Data Provided by:
Daniel K.
(877) 231-8505
N Janssen Ave
Chicago, IL
Subjects
Bass Guitar, Piano, Guitar, Saxophone, Flute, Dance, Music Theory, Singing, Songwriting, Music Recording, Trumpet, Music Performance
Ages Taught
8 to 60
Specialties
Customized approach to the individual based on needs and goals.
Education
Argo Community H.S. - Academic - 1974-1977 (High School diploma received) Columbia College - Music Composition - 1987-1990 (Bachelor's degree received) DePaul University - Music Education - 2001-2001 (not complete)
Membership Organizations
TakeLessons Music Teacher

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Sonny Landreth Master Class

LIKE THOSE FAMOUS FICTIONAL KIDS who discover the gateway to Narnia in the back of a magical wardrobe, Sonny Landreth, too, has stumbled on a portal to another world—not one of lions and witches, but one of inspiring new riffs, approaches, and sounds. And for years this boundless world was hiding in plain sight in back of the slide—a vast timbral frontier that legions of electric slide players before him never thought to explore. You may have heard of some of the new techniques and textures the Louisiana guitarist has pioneered since then—such as ghost notes, ghost harmonics, reverse vibrato, fretted notes, hammer-ons, and pull-offs sounded behind the slide—but if you have never tried them, you’re probably guessing these radical approaches are complex and difficult.

They’re not.

In fact, they couldn’t be more simple— no theory, sight-reading, or Herculean guitar chops required. Like the act of playing slide itself, each of these approaches is a classic example of a physical task that takes a moment to learn but a lifetime to master. All you need to excel at these techniques is a love for cool sounds, and your ears will lead you the rest of the way. And if you also want to brush up on bottleneck basics, we’ve got you covered there too, because before this lesson hops over the glass to the “wild side” of the slide (as Landreth likes to call it), we’ll briefly flash back to Landreth’s insightful series of GP Slide Seminars, as well as his July 2003 Master Class, for a quick crash course on every other aspect of slide playing.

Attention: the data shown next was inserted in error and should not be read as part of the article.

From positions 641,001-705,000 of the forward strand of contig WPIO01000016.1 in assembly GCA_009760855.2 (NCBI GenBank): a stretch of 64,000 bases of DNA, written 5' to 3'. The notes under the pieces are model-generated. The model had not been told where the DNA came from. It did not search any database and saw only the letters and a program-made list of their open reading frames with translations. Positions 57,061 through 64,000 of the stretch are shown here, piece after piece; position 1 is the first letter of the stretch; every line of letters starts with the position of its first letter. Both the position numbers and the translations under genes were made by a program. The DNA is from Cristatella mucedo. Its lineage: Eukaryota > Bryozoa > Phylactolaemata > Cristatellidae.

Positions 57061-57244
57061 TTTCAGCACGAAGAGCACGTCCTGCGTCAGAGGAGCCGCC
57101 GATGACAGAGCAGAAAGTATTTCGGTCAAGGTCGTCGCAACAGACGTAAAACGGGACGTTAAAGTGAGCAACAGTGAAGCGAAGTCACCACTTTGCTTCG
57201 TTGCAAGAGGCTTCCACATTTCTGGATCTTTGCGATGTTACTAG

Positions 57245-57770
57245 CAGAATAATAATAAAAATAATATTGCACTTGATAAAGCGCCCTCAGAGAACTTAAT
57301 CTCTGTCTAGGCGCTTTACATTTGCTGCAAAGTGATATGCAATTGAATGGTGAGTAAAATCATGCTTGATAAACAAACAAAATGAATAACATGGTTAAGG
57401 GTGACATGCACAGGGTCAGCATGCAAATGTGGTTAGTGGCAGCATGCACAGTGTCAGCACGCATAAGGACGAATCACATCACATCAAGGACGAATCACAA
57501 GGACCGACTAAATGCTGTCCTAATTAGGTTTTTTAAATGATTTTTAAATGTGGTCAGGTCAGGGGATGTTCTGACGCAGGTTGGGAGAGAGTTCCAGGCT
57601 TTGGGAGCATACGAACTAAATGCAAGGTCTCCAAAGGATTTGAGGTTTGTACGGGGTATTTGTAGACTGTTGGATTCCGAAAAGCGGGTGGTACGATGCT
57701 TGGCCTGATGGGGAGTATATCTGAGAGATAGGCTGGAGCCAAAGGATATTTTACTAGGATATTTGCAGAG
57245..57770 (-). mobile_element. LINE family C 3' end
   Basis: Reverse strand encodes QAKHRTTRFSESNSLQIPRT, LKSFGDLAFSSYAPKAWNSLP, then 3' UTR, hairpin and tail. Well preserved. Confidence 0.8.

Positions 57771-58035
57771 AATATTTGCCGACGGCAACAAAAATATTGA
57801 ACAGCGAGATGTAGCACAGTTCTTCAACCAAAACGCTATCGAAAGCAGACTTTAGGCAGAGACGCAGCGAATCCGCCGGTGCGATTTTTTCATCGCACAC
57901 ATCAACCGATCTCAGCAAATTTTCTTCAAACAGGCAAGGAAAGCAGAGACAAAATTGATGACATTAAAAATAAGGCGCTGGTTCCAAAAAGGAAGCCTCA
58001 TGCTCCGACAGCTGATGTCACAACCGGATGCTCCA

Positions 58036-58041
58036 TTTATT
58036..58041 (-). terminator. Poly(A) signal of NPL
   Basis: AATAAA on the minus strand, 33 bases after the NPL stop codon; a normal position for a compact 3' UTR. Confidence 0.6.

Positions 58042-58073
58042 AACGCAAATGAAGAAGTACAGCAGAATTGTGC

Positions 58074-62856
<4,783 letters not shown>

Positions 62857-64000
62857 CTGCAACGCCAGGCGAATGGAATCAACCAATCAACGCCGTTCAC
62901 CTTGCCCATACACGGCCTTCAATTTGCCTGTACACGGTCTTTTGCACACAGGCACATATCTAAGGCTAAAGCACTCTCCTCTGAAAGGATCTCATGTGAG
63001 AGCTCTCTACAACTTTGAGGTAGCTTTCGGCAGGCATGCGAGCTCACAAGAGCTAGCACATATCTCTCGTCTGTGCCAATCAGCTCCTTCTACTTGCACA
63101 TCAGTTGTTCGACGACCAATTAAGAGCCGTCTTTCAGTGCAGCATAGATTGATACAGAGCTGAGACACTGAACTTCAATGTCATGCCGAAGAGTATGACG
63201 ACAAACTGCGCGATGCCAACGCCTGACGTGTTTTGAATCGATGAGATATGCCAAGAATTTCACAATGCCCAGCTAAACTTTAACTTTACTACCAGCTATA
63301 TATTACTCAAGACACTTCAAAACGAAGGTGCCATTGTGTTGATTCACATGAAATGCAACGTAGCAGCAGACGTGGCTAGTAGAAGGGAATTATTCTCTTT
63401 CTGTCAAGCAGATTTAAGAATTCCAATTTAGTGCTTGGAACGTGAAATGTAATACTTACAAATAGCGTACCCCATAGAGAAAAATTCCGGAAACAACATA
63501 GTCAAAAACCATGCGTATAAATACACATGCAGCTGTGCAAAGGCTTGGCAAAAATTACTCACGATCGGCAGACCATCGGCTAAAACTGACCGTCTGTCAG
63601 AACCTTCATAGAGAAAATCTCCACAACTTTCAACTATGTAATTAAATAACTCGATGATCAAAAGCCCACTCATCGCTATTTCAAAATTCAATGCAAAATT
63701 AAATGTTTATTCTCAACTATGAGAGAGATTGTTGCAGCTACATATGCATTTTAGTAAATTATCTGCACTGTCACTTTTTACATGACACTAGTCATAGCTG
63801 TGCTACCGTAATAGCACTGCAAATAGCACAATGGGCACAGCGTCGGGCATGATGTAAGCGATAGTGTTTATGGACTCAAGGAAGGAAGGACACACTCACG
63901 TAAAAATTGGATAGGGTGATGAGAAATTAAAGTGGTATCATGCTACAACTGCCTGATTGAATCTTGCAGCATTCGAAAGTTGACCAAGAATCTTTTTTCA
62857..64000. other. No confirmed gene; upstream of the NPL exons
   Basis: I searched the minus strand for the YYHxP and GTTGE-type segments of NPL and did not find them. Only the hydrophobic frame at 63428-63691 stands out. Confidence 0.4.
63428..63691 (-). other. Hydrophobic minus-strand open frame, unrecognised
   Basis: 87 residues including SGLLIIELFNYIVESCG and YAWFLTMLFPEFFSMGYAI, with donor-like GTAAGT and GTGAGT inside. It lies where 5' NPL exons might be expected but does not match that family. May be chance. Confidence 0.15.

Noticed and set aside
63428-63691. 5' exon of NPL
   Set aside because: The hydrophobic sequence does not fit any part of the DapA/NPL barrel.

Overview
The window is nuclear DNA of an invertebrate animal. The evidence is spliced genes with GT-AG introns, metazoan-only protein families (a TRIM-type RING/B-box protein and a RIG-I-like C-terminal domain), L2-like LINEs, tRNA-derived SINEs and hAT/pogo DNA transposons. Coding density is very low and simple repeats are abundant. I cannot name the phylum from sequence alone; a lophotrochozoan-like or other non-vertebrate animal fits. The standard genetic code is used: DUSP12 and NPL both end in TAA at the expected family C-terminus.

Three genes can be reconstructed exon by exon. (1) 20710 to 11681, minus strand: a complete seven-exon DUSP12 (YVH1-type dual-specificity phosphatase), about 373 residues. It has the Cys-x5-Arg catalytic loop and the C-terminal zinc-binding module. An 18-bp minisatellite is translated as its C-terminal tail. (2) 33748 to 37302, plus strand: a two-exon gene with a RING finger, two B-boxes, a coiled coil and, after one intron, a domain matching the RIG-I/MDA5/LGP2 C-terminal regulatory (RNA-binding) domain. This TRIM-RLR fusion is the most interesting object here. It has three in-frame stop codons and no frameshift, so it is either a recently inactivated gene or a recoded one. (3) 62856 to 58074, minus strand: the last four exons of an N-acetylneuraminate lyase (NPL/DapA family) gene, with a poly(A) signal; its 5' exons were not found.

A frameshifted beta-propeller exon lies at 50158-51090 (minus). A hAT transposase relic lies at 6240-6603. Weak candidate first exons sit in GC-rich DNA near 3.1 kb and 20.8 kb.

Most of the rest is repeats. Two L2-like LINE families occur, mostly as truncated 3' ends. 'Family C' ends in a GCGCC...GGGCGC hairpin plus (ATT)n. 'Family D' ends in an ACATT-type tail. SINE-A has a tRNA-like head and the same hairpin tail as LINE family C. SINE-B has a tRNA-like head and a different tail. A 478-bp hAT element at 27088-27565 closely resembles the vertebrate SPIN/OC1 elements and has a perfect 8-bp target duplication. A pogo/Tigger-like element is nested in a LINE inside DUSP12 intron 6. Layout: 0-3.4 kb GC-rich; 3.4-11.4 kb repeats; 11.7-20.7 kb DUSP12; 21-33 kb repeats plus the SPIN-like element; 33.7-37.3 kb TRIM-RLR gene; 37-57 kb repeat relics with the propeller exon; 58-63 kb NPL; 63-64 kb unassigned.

CHOOSING A SLIDE
“I always tell people, whichever slide you decide on, you’ve got to have the right balance between the weight of the slide and the gauge of the strings,” says Landreth. “Personally, I like heavier strings—.013-.056 D’Addarios—because they give you more tension to work with. The type of slide is important, too. I started out using metal, which has a harder and brighter sound that many people prefer, but the first time I tried glass, I was hooked. I instantly loved the smoothness of it and noticed a difference in the harmonics and the overall feel.

“Bottlenecks have a great vibe and a lot of character, and the blues cats really hit on something with that, because that flair on top gives you a much bigger, wider vibrato than other slides and really pushes some air. But it’s hard to play multiple parts at the same time with a bottleneck and maintain proper intonation. I use Dunlop Pyrex glass slides because they’re very exact and perfectly uniform, and their shape enables me to cover all six strings at the 12th fret and beyond, which is crucial for the stuff I play.

STRIKING THE STRINGS
“A thumbpick gives you a lot of power,” says Landreth. “I use a heavy Dunlop Herco combination thumbpick/flat pick a majority of the time. And while I used to use fingerpicks as well—which can give you a big, powerful, machine-gun fast sound—I actually prefer the sound of the fingertips. The combination of fingernail and flesh ope...